THE United States and China are squaring up over military strength in Africa, but Russia may be set to upstage them both on the continent’s busiest sea lane.
News agencies in Somaliland report that Moscow has “been in talks at some depth” with this unrecognised country that broke away from Somalia in 1991, but has failed to win recognition.
Stable, democratic and at peace for most of its 27 years, the former
territory of British Somaliland has tried in vain to gain support from the United States.
But sources in the capital, Hargeisa say Vladimir Putin may establish a naval base along its coastline at the entrance to the Red Sea and Suez, challenging President Trump’s effort to maintain US dominance in the region.
The news comes as US relations with neighbouring Djibouti slipped further on Friday, 11th May 2018 with the release in Washington of a letter from the senate to both Donald Trump and defense secretary, James Mattis, warning that President Ismaïl Guelleh of Djibouti had “irreversibly fallen under control of China”.
The document is the latest in a flow of correspondence from Congress and the Senate to organs of state and The White House, all of the view that US interests in the region are at risk.
Republican senator Jim Inhofe who co-authored the letter, serves on the Armed Forces Committee and is among the closest supporters of Mr Trump. In his home state of Oklahoma, the electorate has returned him with double and in one case triple the votes of his nearest rival.
The other signatory is Martin Heinrich from New Mexico, a Democrat once touted as a running mate for Hillary Clinton, who stands on the opposite side of politics. With both men now pushing for a review of America’s military base at Camp Lemonier in Djibouti – the Pentagon’s only permanent site in Africa – the question of what to do about Somaliland has resurfaced.
Inhofe and Heinrich accuse China of “pillaging” African nations and making unsustainable loans to Djibouti, “drowning president Guelleh and leaving him with no option but to transfer national assets and sovereignty as repayment”.
The “national assets” referred to include a container port recently seized by Guelleh who ousted Dubai firm DP World from its long-term contract, alleging mismanagement. DP World denies this and plans to sue. The company is building a new terminal in Somaliland.
Landlocked Ethiopia which relies on Djibouti as its main route to the sea, has agreed to use the port while also leasing a site at Lamu on the Kenya coast for use as an export hub.
Beijing recently opened a military camp in Djibouti with space for 10 000 personnel, more than the nearby US, French and Russian bases combined.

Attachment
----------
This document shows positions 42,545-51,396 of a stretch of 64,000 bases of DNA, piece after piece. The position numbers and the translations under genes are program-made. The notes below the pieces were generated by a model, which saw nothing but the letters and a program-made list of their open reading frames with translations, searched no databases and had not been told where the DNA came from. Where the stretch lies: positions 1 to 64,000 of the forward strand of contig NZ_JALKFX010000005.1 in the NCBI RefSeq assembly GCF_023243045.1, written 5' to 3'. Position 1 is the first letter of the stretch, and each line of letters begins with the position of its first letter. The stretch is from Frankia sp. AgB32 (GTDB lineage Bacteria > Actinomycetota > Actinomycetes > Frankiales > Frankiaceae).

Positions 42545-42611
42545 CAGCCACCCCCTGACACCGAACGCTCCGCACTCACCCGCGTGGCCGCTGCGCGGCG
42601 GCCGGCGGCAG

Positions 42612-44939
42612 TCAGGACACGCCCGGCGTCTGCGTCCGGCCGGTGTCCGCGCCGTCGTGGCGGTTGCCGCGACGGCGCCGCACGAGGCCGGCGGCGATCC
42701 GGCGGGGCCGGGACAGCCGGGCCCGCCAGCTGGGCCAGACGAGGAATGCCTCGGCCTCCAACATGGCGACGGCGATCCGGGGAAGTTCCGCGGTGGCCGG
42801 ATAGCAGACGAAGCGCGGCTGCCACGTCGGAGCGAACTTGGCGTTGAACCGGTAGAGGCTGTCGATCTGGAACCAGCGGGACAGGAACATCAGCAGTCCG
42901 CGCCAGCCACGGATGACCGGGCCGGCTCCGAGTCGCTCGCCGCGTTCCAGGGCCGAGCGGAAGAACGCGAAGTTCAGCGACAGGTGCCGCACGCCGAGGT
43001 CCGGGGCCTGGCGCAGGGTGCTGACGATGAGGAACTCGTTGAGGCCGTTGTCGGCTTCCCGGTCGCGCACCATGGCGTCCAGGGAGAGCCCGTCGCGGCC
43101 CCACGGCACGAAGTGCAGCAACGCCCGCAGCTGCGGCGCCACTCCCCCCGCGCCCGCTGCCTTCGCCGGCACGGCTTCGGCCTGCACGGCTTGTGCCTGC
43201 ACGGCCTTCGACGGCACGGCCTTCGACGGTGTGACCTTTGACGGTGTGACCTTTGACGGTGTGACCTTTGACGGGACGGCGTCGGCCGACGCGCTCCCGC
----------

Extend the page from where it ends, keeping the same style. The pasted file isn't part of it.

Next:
But Somaliland has better options for Washington, being English speaking — where Djibouti is a former French colony — and without the dubious human rights record of President Guelleh, now in his fourth run as head-of-state after changing the two-term constitution.
Even without recognition, a Russian base along one the world’s most
strategic waterways would raise Hargeisa’s profile and possibly force
Washington’s hand to prevent another win by Mr Putin who this month showed off new hypersonic missiles, faster and with better reach, than anything held by the US or China.
For his part, President Guelleh insists he remains allied to the United States and, to his credit, has been ruthless in his fight against Islamic terror.
But loans from China are now his country’s largest liability in what
economists have dubbed “debt trap diplomacy”. And the United States has little room to move while it relies on his hospitality for Camp Lemonier.
Russia’s overtures to Hargeisa will not go down well in Djibouti. Relations with DP World reportedly started to fray when the company announced its new port in Somaliland. Traffic to and from Ethiopia makes up a large part of Djibouti’s income, and losing that would cripple an economy smaller than Lesotho.
Djibouti covers an area roughly the size of Kruger National Park, but
Somaliland is bigger than Greece or Bulgaria with a 700-kilometre coastline free of pirates and a harbour at the British colonial capital of Berbera that’s been in use since Roman times.
Guelleh has hinted this may be his last term in the top job though he’s said that before only to run again. His departure will not solve problems for the US unless it pays the country’s debt to China which would set an impossible precedent.
The container terminal at Berbera will rob Djibouti of its monopoly along the Horn, and Ethiopia’s planned depot at Lamu will change the balance even more.
With the potential loss of revenue and the Senate now vocal about his debt to China, any move by Moscow to embrace Somaliland, no matter how tentative, could make things very difficult for Mr Guelleh.
It would also put pressure on President Trump to review US policy across the region.